Bhagavadgītā kiñcidadhītā gaṅgā jalalava kaṇikā pītā |
Sakṛdapi yena murārī samarcā kriyate tasya yamena na carcā || 20 ||
Meaning – The person who has read at least a bit of the Bhagavad Gita, who has sipped at least a drop of water once from the River Ganga, who has at least once worshipped Lord Hari (Murari) and obtained satisfaction from such worship, will not have to face any altercation with Yama, the Lord of death. It implies that such a person will not reach hell (naraka).
To lead a good life is the natural desire of every being. From our elders we gain the knowledge that, to lead such a life, there are certain specified procedures to be followed. This stanza lays the emphasis on the unflinching devotion (drdha bhakti) that is needed. By leading a pure life, the living being can conquer death itself! He will become Mrutyunjaya i.e. he will be totally absolved from the fear of death.
In this stanza, three points are being stressed upon- 1) Reading the Bhagavad Gita 2) Drinking water of Ganga and 3) Offering devotional worship to Krishna.
Retaining Arjuna as a tool, Lord Srikrishna preached His divine message to the world in the form of Bhagavad Gita. In the words of Sri Shankara Bhagawad-pādācharya, the Bhagavad Gita contains the essence of all the teachings contained in the Vedas. The Upanishads are the cows. Paramatma Sri Krishna himself milks these cows. Arjuna is the calf. The milk is the great nectar called Bhagavad Gita. As such Bhagavad Gita is referred to as an Upanishad in itself. The wise drink this milk called Bhagavad Gita. Padma Purana emphatically states that picking any one shloka from the Bhagavad Gita and reciting it with full faith and dedication will in itself pave the way towards liberation.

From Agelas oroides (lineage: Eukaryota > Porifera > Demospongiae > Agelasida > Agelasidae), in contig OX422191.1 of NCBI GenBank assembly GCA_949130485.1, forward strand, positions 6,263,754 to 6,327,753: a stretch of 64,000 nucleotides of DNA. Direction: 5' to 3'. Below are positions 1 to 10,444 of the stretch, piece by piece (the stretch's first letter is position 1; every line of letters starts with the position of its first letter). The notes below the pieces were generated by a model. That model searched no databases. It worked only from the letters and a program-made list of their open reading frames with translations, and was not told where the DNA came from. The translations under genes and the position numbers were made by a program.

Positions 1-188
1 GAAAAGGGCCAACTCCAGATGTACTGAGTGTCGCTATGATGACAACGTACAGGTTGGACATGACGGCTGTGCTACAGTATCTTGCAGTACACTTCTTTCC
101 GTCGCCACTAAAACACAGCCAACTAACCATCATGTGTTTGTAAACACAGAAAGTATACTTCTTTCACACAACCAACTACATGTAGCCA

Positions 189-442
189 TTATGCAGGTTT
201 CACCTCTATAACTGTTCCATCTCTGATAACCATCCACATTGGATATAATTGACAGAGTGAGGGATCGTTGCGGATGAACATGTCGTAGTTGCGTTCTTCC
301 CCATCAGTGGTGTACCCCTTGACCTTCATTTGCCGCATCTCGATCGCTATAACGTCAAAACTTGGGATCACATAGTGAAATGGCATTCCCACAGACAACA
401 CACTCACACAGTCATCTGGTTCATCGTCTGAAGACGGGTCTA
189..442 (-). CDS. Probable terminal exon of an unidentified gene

The significance and sanctity of River Ganga is well known. It originates in the Himalayas and carries with it innumerable medicinal properties. This divine river actually descends from Heaven on to the head of Shiva, then flows on earth and finally reaches the lower planetary systems known as Patala. Our Puranas state that as a result of Emperor Bhagiratha’s intense penance, the divine River Ganga, which was flowing in heaven, descended to earth to bless his forefathers. She flowed over the ashes of the sons of King Sagara and thus blessed them with liberation. ‘Vishnu paadodbhava Ganga’– Ganga originates from the feet of Lord Vishnu. Such is the sacredness of this river. For this reason, even today, the practice of immersing the ashes of the deceased into the Ganga is prevalent.
It is said that in this Kali Yuga, the person who dies in Kashi will be blessed with liberation- the reason being the presence of both Kashi Vishveshwara and River Ganga at that place. Even calling out to her ‘Ganga, Ganga’ from a great distance, bestows great merit (punya).
The third point is the worship of God. Worship gradually washes away the person’s ego and purifies the mind. It lights the lamp of knowledge in the person and thus becomes a cause towards attaining liberation. When any one of the 9 forms of devotion is selected and prayers are earnestly offered to God through that, then attaining liberation becomes even simpler. In His hymn composed upon Lord Lakshmi Nrusimha (Lakshmi Nrusimha stotram), Sri Shankaracharya stresses upon the greatness of devotion.
If someone decides to move contrary to this, then you can imagine what his fate would be. It is said that upon death when the being, who had lived all life without any devotion towards the Supreme Lord, reaches hell (naraka) and is undergoing intense pain and suffering, it hears the voice of Lord of death (Yama)- ‘O being, while you were on earth, why did you not think of Lord Srihari (Vishnu), who dispels all troubles/ ills? Had you worshipped Him with faith, even once in your lifetime, you would not have to undergo so much suffering’. This is the compassion of Lord Yama. At least at that point of time, he reminds the being about worshipping the Supreme.